Wednesday, May 16, 2012

Expectations have a lot to do with success. Your expectations also have everything to do with how confident you feel about yourself and about your ability to lose weight. Your expectations must be realistic, of course, or you’ll be disappointed early on. This book isn’t designed to help you lose 10 pounds by the end of next week. This book’s intention is simple: to show you the only surefire way to lose weight and help make the path to permanent weight loss a little easier to follow.

If you have plenty of experience with dieting, you’re probably more receptive to ideas that worked for you in the past, and skeptical about advice that didn’t work or that you didn’t enjoy following. That’s okay; just remember to be open-minded concerning weight-loss ideas. This book helps you get as much pleasure as possible out of food while you’re discovering how to live a low-cal lifestyle. I hope you can find some new ideas in this book that work for you, that make low-calorie dieting as satisfying as possible, and that hold your interest long enough that you can follow through on your goal to maintain a low-cal lifestyle and feel good about the way you look and feel.

In the following sections, I ask you to look at the diets you’ve tried, and I explain how to move on to a new low-calorie lifestyle.

Evaluating your diet history
Are you a weight cycler? If you’ve gained and lost weight repeatedly throughout your life, then you probably fit the bill. If you’re a weight cycler, you’ve probably been on numerous diets. You lose weight while you’re on the diet, and then gain it back soon after you stop dieting. So you go on another diet, lose some of the weight you gained last time around, and then gain it all back again. Sometimes you even gain back more than you originally lost. Sound familiar?

This up-again, down-again weight cycling is called yo-yo dieting. Some medical experts say that yo-yo dieting is more dangerous to your health than being overweight. They say that you’re better off staying at the same weight, even if it’s higher than your ideal weight, than you are to repeatedly lose weight and gain it back again. Not all experts agree, however, because plenty of scientific evidence shows clear associations between being overweight and a number of medical conditions, such as diabetes, heart disease, and high blood pressure. So finding a diet plan that helps you stay as close to your ideal weight as possible still makes good health sense. The clue to success is to stick with that plan for the rest of your life. That’s why choosing the right plan is essential.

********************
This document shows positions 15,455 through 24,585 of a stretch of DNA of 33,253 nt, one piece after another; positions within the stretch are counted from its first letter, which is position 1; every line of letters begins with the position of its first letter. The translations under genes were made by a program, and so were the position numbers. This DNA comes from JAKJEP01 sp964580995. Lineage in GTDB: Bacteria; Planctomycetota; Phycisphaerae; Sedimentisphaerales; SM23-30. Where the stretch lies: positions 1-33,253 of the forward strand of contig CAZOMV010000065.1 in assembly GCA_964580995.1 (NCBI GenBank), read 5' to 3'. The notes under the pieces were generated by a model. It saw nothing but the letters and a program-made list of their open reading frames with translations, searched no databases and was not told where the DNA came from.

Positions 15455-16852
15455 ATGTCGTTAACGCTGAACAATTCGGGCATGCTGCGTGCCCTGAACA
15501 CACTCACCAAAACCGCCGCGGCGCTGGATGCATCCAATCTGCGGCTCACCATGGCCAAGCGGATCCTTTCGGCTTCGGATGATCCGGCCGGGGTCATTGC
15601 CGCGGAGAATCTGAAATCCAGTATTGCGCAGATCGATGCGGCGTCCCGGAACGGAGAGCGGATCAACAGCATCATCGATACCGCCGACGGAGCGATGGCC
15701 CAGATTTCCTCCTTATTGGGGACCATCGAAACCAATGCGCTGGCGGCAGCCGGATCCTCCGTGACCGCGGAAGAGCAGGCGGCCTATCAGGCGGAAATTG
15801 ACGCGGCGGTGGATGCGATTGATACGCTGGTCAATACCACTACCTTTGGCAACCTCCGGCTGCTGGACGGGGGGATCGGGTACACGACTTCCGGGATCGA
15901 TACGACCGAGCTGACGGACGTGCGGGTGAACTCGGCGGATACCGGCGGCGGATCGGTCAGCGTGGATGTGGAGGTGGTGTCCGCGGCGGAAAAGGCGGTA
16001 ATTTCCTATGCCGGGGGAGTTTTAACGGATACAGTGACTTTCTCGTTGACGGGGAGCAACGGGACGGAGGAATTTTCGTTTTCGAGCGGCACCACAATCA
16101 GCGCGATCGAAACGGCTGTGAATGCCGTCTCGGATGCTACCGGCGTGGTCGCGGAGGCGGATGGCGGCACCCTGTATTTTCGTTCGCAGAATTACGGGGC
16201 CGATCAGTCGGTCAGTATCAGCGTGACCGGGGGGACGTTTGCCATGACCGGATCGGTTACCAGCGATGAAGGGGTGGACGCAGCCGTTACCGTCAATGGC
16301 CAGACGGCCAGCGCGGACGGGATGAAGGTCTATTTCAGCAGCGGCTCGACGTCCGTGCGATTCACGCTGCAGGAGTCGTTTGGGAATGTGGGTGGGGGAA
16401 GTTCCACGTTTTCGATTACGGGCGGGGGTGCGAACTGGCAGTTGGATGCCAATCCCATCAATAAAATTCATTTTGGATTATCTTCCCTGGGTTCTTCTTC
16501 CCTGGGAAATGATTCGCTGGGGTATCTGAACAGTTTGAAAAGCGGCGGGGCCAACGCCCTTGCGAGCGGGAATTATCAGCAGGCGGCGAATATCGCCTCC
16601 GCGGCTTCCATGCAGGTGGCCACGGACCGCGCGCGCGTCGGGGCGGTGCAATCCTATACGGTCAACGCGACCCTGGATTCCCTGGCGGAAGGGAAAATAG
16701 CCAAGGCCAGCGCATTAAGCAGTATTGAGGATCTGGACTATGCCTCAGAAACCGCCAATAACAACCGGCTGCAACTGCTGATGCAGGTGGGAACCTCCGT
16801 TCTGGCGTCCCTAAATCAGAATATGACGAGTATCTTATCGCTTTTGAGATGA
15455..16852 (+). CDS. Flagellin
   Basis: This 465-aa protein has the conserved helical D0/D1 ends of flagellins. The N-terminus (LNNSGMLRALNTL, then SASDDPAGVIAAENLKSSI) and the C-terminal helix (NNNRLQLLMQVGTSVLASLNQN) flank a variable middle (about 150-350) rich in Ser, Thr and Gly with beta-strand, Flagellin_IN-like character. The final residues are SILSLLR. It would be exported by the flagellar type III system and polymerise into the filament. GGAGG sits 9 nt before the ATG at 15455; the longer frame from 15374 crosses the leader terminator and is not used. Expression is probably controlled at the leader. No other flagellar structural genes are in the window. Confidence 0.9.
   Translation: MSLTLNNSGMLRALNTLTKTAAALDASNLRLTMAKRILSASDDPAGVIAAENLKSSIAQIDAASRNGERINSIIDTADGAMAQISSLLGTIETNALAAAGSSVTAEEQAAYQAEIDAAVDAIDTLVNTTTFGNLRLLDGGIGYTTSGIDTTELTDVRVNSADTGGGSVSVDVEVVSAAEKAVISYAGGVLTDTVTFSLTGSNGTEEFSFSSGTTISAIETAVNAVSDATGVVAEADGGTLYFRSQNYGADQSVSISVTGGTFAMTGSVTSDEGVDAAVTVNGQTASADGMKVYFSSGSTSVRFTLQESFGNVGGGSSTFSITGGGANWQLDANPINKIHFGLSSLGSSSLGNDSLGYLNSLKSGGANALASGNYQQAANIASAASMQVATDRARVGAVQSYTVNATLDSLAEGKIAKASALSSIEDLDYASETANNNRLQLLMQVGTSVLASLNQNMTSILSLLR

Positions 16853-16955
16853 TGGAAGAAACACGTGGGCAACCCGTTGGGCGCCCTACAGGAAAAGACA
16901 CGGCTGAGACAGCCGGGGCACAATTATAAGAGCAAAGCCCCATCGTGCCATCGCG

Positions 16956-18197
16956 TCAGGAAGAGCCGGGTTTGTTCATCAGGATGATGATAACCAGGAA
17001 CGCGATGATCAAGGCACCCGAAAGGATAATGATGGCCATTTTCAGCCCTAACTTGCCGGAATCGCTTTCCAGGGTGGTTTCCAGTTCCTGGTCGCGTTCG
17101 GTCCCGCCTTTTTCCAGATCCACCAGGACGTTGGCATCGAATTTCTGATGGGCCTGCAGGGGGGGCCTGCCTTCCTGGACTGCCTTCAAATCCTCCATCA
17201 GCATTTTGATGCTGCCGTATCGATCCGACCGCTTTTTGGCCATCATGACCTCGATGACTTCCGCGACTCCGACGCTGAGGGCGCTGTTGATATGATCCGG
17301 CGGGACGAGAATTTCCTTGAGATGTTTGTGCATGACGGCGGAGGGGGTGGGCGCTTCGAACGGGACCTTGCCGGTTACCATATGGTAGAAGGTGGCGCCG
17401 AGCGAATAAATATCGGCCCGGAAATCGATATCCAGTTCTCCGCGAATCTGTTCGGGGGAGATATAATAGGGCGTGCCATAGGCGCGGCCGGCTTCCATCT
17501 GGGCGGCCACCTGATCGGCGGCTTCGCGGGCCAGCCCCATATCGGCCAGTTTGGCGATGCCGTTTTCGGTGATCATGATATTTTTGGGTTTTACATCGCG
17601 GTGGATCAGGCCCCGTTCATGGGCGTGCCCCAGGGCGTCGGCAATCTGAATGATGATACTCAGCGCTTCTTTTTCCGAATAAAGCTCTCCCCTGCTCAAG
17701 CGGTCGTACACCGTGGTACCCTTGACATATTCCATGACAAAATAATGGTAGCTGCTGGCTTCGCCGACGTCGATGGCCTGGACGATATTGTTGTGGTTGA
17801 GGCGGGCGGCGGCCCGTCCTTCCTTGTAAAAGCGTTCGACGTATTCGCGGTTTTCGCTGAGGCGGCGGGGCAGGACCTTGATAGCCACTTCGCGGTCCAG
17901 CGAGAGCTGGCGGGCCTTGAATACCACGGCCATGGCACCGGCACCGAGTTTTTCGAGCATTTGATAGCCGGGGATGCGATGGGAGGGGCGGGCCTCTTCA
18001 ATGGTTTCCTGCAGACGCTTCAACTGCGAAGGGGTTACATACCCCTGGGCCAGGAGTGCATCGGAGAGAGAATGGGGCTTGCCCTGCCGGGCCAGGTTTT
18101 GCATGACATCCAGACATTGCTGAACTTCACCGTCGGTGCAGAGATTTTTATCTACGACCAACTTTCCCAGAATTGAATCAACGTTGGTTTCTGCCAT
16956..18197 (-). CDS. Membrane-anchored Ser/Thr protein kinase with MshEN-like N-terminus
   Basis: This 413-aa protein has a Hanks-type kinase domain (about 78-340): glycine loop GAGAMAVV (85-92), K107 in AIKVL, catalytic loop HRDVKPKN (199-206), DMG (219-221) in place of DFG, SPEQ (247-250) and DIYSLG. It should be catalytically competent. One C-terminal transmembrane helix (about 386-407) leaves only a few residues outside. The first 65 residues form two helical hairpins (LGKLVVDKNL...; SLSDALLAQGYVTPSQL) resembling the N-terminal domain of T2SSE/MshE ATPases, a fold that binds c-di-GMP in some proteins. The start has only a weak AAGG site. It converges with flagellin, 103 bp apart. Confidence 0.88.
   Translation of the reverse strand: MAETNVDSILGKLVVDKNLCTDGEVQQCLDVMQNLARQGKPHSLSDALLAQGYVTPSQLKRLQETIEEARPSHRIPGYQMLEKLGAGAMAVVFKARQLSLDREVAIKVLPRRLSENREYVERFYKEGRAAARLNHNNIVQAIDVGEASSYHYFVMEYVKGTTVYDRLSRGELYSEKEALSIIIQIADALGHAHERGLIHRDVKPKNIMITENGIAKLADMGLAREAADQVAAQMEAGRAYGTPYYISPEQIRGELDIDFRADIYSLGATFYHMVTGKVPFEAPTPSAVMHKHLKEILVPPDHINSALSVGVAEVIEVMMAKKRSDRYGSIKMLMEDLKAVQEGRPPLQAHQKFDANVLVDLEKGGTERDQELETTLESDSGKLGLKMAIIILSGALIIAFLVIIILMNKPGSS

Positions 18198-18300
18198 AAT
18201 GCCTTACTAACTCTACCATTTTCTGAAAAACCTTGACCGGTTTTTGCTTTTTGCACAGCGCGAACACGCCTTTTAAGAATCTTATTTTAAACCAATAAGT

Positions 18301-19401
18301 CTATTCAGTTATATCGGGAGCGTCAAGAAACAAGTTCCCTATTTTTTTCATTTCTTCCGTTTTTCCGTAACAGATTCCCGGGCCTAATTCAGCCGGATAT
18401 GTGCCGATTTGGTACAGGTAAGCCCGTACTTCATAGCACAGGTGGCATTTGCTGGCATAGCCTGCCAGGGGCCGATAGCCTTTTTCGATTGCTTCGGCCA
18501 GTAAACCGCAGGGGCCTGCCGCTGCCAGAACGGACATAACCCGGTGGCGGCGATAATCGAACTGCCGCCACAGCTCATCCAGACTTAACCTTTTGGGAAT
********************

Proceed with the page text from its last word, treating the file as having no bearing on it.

Moving on
If you’ve been on more diets than you can count and never managed to maintain a healthy or comfortable weight, then the thought of dieting probably aggravates you. You’re probably frustrated because every diet you ever went on was somehow about deprivation. Don’t eat this food. Don’t eat that food. After a while you felt deprived and never satisfied about what you were eating. Are you really surprised that you became discouraged along the way and gave up? No diet will ever work if the focus is on deprivation.

Think realistically about the different diets you’ve followed in your lifetime and why they didn’t work in the long run. Make a list of what you liked and didn’t like about all the diets in your life. Reject anything you didn’t like because it’s probably not going to work any better for you the second time around. Incorporate what you liked and what you found helpful into this plan. You can probably live comfortably on fewer calories than you’re now eating, but what’s most important for long-term success is that the calories you do eat come from foods you enjoy and that you don’t feel unnecessarily deprived.

Low-calorie dieting to lose weight means eating fewer calories than you’re currently eating, but you don’t have to deprive yourself. You can cut calories and still fill yourself up with plenty of good food. A low-calorie diet that works is one that is flexible enough to allow you to eat any food you want and still stay within your calorie allowance. On this type of diet, you have the choice of eating larger quantities of low-calorie foods or smaller quantities of higher calorie foods, or a combination of both. You have choices and you can change your mind from day to day about how you want to eat to stay motivated and stick to your plan.

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